Things that are most delicate cannot be had without the greatest difficulty; they that will enjoy large diadems must run through many deaths and dangers, and use much diligence. Nature herself will not bestow her precious treasure without much unwearied labour. Dust and dirt lie common in streets, but the gold and silver mines are buried in the bowels of the earth, and they must work hard and dig deep that will come at them. Ordinary stones may be had in every quarry, but pearls are secret in the bottom of the sea, and they must dive low, and hazard their lives, that will fetch up the oysters in which they breed, and enjoy them.

Turning from stones to the “secrets” of nature, what we would not refer to as scientific discovery. New information requires new work:

When did we ever find nature so prodigal of her gifts, as to bestow skill and excellency in any art or science, without industry and diligence. Doth she not force her students to beat their brains, to waste their bodies, to break their sleep, to burn up their strength, before she will permit them to pry into her secrets, to pick the lock of her curious cabinet, and gain any considerable knowledge of her wealth and richness? 

Then analogy: if it is so in nature, how much more with God:

And can we think the God of nature will give men to know him, as they are known of him—will bestow on them the unspeakable gift, the pearl of price, the Holy of holies, such things as eye hath not seen, nor ear heard, neither man’s heart conceived, while they lie lazying on the bed of idleness?

Mountains as symbols of achieving the divine:

Heaven is not unfitly compared to a hill; among heathens to Olympus, among Christians to Mount Zion. They that will climb up to it must pant and blow and sweat for it. 

At this point, Swinnock wishes to make a point about Elijah in a chariot of fire. However, he pauses to make this aside which does not advance his argument. It is a fine paragraph, but would be the sort of thing cut by an editor:

Elijah’s translation to the place of bliss was much more speedy and facile than ordinary. We see no panting heart, no trembling hands, no quivering lips, no ghastly looks to be the forerunners of his passage into eternal life. Where the union is near and natural, there the separation is hard and painful, but behold here the marriage-knot betwixt body and soul is not untied. Those loving relations, like husband and wife, ride triumphantly together in a stately chariot to the heavenly court; yet even in this rapture God would teach us that the virgin inheritance must be ravished: ‘There appeared a chariot of fire, and horses of fire, and Elijah went up by a whirlwind into heaven,’ 2 Kings 2:11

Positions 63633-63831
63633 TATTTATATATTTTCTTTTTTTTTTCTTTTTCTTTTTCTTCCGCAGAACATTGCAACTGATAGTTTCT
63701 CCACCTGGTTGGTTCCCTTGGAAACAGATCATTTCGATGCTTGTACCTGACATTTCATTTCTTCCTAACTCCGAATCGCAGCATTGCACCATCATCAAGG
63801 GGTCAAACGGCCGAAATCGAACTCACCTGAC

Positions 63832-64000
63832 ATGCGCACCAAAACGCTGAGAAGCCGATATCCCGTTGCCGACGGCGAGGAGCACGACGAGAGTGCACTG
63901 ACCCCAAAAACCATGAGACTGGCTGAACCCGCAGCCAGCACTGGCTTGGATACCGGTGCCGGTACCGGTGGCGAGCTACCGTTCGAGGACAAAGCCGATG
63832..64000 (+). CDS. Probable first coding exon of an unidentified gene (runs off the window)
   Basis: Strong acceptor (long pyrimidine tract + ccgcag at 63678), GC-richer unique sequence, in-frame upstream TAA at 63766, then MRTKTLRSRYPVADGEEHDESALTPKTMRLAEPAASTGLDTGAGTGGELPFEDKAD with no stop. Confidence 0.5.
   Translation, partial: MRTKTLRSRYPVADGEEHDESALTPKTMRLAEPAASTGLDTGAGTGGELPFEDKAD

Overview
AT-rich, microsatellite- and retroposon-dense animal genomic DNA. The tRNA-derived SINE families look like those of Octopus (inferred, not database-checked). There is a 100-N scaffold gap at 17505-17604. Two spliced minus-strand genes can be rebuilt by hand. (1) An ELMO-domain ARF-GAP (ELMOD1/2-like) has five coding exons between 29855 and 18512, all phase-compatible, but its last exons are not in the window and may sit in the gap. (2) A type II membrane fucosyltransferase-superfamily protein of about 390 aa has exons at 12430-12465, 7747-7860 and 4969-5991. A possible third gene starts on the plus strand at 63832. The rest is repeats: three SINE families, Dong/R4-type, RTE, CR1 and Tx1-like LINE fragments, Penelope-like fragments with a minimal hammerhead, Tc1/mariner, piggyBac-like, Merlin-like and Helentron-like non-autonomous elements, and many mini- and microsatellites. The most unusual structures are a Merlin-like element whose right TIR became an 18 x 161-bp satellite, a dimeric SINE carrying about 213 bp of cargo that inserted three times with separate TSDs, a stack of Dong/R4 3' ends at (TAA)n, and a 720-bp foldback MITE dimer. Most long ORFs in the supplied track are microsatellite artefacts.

Here is the point which Swinnock wished to raise concerning Elijah, as a word-picture of effort to obtain heavenly ends:

Why a chariot of fire, but to note that heaven must be stormed and taken by force. Fire is the most active inanimate creature; hereby is figured that laborious action is the way to the beatifical vision. The chariot is made of fire, the wheels upon which it runs are a whirlwind. Activeness and violence are the only way to the blessed inheritance. 

Having given his word-picture, Swinnock turns to the proposition. This matter of taking heaven by force was a theme emphasized in 17th Century English Puritans (and it is a matter which I cannot recall being raised in this way except in passing among my contemporaries; I cannot recall preaching on this particular theme myself). Thomas Watson published, The Christian Soldier or Heaven Taken by Taking Storm.

For instance Richard Sibbes preached a sermon “Victorious Violence” which contains this doctrine: “Doct. The violent, and only the violent, and all the violent, do at length certainly obtain what they strive for, the kingdom of heaven.” He then elaborates on that point in a manner which is consistent with Swinnock’s theme here, “And again, Only the violent, because only they can prize it when they have it. They only can prize grace and heaven. They know how they come by it. It cost them their pleasures and profits, it cost them labour, and danger, and loss of favour with men; and this pains, and cost, and loss, it endears the state of grace and glory to them; for God will never bring any man to heaven till he have raised his affections to that pitch, to value grace and glory above all things in the world. Therefore only those shall take it by violence; for only those shew that they set a right price on the best things. They weigh them ‘in the balance of the sanctuary,’ Dan. 5:27. They value things as God would have them valued.”

Many more examples could be given:

Whoever entered into heaven with ease? They that will be knighted must kneel for it; they that will wear the crown must win it. ‘A man is not crowned except he strive lawfully,’ that is, strenuously, 2 Tim. 2:5. He that will be saved must ‘work out his salvation, and that with fear and trembling,’ Phil. 2.